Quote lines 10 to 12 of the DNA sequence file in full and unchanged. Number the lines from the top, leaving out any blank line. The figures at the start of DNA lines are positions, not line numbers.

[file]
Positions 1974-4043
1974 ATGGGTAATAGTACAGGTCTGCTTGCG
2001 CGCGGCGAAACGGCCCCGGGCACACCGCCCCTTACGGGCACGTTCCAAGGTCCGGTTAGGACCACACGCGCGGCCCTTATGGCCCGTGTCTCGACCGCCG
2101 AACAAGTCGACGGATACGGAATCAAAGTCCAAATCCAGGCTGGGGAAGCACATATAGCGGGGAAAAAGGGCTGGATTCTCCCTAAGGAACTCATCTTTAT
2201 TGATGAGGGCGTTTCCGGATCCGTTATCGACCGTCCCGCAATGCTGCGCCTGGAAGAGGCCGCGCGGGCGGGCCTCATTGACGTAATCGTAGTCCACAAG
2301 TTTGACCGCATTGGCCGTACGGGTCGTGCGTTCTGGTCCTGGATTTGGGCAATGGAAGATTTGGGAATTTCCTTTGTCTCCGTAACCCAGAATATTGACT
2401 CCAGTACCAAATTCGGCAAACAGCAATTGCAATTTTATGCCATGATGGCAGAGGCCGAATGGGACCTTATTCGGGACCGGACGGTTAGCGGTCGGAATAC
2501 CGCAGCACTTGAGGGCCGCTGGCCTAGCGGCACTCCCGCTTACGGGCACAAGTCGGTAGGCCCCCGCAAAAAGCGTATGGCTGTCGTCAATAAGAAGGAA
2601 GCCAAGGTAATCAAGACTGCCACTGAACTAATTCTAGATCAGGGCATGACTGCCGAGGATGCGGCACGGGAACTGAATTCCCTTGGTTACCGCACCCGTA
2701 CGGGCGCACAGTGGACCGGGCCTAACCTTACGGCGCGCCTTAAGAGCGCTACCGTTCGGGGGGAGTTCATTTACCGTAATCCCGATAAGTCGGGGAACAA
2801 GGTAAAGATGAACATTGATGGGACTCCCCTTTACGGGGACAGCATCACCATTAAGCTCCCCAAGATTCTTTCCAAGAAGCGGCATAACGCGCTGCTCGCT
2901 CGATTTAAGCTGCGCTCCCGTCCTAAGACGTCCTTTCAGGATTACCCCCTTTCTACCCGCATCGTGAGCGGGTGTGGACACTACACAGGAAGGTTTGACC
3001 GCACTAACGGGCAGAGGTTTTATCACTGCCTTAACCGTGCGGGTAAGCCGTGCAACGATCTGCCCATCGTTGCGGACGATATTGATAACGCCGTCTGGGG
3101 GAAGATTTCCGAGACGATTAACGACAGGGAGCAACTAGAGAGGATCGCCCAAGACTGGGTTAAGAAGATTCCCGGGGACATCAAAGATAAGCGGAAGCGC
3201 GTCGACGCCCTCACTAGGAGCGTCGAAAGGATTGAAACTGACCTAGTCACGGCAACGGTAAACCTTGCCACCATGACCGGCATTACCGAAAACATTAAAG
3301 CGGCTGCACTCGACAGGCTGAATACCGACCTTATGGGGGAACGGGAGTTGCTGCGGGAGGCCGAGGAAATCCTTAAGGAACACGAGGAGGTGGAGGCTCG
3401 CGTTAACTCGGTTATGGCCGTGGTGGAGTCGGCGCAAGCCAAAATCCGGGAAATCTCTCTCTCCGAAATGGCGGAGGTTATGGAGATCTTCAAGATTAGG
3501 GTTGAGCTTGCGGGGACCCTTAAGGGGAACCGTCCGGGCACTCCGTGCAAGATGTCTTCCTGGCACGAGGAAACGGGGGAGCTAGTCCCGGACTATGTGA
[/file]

2701 CGGGCGCACAGTGGACCGGGCCTAACCTTACGGCGCGCCTTAAGAGCGCTACCGTTCGGGGGGAGTTCATTTACCGTAATCCCGATAAGTCGGGGAACAA
2801 GGTAAAGATGAACATTGATGGGACTCCCCTTTACGGGGACAGCATCACCATTAAGCTCCCCAAGATTCTTTCCAAGAAGCGGCATAACGCGCTGCTCGCT
2901 CGATTTAAGCTGCGCTCCCGTCCTAAGACGTCCTTTCAGGATTACCCCCTTTCTACCCGCATCGTGAGCGGGTGTGGACACTACACAGGAAGGTTTGACC